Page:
It has such a bad reputation because it is as unworkable a system as pure communism. Both, actually, have nonexistence of the state as an end goal. Where communism breaks down is that human nature will never allow dissolution of the dictatorship of the proletariat. You can call it socialism if you like, but it's really a dictatorship where the centralized power is held by a select few. You start with a revolution, transition to a dictatorship of the proletariat, and stop. Human nature takes over. Anarchy is the same way. You have a revolution followed by a transition to chaos, out of which will form a spontaneous order of free individuals in autonomous communities, operating on principles of mutual aid, voluntary association, and direct action. In reality what you would get is a dictatorship of the strong, see Somalia for an example. Warlords imposing their will upon others with nobody to challenge them except other warlords.
That's the practical opposition to anarchism, namely that it assumes, in the absence of law, that people won't riot or take things by force. On a more basic level it negates the theory of the rule of law as being unnecessary, and the rule of law is the backbone of our civilization. When people join together to form societies disputes are inevitable, both in physical terms and contractural terms. People will fight. And people will lie, cheat, and steal. Governments are put into place with the purpose of peacefully settling these disputes. Whether it's arresting and imprisoning the man who shot your brother or forcing a company to deliver the services you've paid them for, a system of settling disputes peacefully is required. And part of implementing such a system is that the citizens RECOGNIZE the authority of those who maintain the laws. Anarchism, depending on the flavor, does not recognize anything beyond a nebulous social authority enacted at the lowest community level. Hence there is no real rule of law, but rather a frontier justice mentality that cannot truly protect the rights we consider our birthrights. And the protection of those rights is the main reason we have a government in the first place. Hence an anarchist state is one where our rights are not protected, and most people have a negative view on such a society.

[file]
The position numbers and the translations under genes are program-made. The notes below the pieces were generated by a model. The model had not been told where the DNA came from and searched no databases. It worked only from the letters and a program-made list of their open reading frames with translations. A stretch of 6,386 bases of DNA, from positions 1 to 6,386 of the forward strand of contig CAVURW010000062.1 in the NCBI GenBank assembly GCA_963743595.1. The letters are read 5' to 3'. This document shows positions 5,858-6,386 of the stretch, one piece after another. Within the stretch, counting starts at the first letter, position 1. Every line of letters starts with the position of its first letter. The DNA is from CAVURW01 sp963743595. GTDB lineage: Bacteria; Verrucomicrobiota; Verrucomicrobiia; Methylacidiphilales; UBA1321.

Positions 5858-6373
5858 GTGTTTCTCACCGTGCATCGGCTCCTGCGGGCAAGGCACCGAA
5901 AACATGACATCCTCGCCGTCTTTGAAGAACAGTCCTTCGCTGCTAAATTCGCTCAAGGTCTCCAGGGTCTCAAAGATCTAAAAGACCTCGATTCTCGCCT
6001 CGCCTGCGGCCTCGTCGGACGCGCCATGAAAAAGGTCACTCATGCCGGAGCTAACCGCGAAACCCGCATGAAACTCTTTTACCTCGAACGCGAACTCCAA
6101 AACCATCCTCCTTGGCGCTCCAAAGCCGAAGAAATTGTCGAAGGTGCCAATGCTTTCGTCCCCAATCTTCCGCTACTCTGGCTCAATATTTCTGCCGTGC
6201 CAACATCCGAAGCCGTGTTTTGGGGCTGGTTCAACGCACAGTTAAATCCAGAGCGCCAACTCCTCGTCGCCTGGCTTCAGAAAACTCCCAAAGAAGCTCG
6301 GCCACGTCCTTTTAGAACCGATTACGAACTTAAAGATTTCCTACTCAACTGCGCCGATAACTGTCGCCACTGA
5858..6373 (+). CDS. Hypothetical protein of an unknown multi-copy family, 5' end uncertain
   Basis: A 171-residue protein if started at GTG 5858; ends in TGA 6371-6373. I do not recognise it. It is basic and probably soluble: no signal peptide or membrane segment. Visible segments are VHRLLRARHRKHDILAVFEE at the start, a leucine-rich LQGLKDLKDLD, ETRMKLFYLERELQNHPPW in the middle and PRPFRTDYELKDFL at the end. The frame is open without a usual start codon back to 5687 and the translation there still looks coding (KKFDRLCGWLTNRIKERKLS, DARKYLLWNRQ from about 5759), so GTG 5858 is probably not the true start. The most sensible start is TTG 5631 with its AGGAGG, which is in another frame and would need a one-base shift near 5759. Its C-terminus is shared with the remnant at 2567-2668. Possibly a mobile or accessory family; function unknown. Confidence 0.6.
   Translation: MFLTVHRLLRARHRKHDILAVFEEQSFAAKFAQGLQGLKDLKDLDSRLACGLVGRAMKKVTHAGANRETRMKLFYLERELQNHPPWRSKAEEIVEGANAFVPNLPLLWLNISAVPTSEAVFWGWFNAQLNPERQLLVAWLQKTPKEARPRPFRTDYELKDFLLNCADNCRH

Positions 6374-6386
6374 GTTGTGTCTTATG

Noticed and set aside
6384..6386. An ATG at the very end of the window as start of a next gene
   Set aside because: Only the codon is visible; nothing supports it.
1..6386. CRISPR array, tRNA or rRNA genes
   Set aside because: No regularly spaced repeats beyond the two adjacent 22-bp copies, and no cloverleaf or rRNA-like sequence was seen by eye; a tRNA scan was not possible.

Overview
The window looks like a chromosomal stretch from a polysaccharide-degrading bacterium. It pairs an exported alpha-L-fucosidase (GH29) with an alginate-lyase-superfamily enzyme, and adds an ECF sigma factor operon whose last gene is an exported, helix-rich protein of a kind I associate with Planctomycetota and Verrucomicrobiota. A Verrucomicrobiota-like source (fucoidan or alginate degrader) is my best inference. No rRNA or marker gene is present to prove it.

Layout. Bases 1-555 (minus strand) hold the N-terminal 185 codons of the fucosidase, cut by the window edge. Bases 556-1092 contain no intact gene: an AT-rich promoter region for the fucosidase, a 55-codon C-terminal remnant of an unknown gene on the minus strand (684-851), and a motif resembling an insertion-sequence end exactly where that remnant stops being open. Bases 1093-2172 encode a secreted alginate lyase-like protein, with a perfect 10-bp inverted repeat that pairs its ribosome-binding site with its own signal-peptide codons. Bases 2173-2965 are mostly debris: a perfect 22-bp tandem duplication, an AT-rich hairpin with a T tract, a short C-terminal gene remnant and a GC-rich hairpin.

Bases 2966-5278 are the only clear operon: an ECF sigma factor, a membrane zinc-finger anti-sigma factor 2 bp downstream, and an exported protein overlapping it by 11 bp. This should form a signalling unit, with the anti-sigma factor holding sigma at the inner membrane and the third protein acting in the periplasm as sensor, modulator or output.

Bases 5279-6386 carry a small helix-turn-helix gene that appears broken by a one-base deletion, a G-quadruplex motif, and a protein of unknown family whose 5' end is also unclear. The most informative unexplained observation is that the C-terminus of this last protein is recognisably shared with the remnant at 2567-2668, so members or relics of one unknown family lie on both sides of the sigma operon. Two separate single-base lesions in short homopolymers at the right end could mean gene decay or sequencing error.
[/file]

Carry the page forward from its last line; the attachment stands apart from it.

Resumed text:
I myself am a Libertarian, and probably closer to an anarchist than most. But I realize that the world is not perfect, human nature does exist, and that governments are necessary. Their actions should be minimized and closely controlled, but within the scope of the authority we grant them they do need to be able to exercise that authority. I know there are subclasses of anarchy, but as a general discussion this is how I see it.
Edit (for Joe)-
That article has numerous flaws with its logic. I'll spell them out.
1) Tu Quoque Fallacy
"It is not enough to demonstrate that a state of private-property anarchy could degenerate into ceaseless war, where no single group is strong enough to subjugate all challengers, and hence no one can establish “order.” After all, communities living under a State degenerate into civil war all the time.
Ahh, the old "you too" fallacy. That communities living under a state CAN degenerate into civil war does not impact the LIKELIHOOD of the aforementioned degeneration happening. It simply points out that it is POSSIBLE with a state. This does not impact the premises or the core conclusion, namely that it is more likely to happen in the absence of the state, and hence must be discarded.